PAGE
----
Regular flossing has been part of established oral health advice for many years now, but you may have noticed the value of dental floss is increasingly debated in the press. With nearly 65,000 adults and around 25,000 children treated in hospital for tooth decay in the UK last year, is this really the time to advise people to stop?
A recent investigation by the Associated Press into research conducted over the past decade on flossing concluded that the evidence for it is ‘weak, very unreliable’ and of ‘very low’ quality.
What is the official advice on dental floss?
Britain’s leading dental bodies, the Oral Health Foundation and the British Dental Association, agree there is little evidence that flossing is an effective means of improving dental health.
The priorities listed by all the experts at our London specialist dental practice should be: twice daily brushing of the teeth with a fluoride toothpaste for two minutes, regular dental appointments and reducing your consumption of sweet treats and fizzy drinks, especially between mealtimes.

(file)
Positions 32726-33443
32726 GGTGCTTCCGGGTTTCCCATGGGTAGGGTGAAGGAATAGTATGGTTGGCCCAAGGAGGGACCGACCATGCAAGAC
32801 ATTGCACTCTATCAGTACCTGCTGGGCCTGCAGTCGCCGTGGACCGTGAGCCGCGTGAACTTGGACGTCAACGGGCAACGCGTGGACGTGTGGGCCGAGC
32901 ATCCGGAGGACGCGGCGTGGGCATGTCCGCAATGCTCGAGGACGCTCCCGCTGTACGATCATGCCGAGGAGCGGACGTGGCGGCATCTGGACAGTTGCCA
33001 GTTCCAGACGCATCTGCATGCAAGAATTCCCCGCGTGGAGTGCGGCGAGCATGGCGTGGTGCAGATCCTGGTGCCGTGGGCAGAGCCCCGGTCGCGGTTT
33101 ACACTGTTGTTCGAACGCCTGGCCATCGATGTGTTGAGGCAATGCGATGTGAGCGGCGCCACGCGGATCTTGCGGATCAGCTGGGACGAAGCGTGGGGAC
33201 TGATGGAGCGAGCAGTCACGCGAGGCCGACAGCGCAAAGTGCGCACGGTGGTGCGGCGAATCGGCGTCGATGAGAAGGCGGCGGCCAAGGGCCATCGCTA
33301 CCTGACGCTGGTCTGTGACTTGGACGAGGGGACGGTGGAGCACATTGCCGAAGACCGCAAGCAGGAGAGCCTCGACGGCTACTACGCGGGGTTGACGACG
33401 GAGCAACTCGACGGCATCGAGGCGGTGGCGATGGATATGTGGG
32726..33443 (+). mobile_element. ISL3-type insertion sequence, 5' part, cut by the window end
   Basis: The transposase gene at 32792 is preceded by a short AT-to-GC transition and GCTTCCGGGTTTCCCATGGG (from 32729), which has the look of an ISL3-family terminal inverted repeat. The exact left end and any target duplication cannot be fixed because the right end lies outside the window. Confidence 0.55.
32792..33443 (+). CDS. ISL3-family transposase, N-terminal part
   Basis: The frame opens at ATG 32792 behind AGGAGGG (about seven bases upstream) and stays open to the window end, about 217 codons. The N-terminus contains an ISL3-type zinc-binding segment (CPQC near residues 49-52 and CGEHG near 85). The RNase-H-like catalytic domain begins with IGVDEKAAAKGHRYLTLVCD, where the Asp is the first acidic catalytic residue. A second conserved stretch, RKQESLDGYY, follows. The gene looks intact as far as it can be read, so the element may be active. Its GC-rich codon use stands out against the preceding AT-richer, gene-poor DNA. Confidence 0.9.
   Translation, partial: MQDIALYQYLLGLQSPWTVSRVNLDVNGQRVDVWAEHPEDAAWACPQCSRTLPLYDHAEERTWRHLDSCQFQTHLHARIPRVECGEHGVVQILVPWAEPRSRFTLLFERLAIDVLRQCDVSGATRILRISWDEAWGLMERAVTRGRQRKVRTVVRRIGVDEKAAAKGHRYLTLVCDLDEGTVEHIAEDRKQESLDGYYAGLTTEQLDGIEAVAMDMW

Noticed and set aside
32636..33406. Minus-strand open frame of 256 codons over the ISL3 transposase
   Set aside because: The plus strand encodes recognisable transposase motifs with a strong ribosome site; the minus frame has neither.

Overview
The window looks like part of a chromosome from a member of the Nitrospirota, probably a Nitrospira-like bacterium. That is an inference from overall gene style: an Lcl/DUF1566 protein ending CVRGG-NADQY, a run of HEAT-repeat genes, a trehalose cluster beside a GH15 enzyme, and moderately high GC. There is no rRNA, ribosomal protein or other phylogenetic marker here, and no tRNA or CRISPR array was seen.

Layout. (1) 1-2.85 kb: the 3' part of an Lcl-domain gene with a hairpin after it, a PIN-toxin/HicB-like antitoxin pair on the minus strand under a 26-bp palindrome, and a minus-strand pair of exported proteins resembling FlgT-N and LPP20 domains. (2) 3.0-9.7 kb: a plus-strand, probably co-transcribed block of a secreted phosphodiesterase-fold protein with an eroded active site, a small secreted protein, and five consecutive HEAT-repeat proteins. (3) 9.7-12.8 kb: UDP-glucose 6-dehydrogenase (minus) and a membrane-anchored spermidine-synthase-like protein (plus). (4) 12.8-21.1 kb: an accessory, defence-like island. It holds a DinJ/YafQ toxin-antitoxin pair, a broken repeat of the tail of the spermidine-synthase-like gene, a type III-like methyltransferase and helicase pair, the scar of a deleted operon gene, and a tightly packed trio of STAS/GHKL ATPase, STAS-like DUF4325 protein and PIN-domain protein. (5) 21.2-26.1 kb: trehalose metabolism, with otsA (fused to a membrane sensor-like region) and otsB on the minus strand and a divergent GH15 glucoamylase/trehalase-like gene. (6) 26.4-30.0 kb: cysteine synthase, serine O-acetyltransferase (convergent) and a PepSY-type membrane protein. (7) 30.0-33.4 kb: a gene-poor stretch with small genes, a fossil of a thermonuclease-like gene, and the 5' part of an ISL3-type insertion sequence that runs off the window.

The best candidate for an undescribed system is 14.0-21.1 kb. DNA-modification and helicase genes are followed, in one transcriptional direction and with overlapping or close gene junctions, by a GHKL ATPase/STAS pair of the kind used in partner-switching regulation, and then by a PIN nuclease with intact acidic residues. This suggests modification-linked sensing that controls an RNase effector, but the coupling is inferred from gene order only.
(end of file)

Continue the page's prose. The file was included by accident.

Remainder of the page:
Is there something I can do instead?
During a consultation with our hygienist at central London specialist dental practice 76 Harley Street, you will discuss how brushing can only tackle the bacteria on three of the five sides of your teeth – the other two surfaces are inaccessible to a toothbrush.
Interdental cleaning – of which flossing has hitherto been the accepted form – is essential to removing plaque from this problem area where most gum disease and dental decay starts. If you can no longer floss, you would be wise to use interdental brushes instead which come in a variety of sizes.
Consciously tackling these areas is important to the overall health of your teeth so do discuss your best options for an at-home oral health regime with your hygienist who will gladly advise you on the best interdental cleaning methods for your individual case.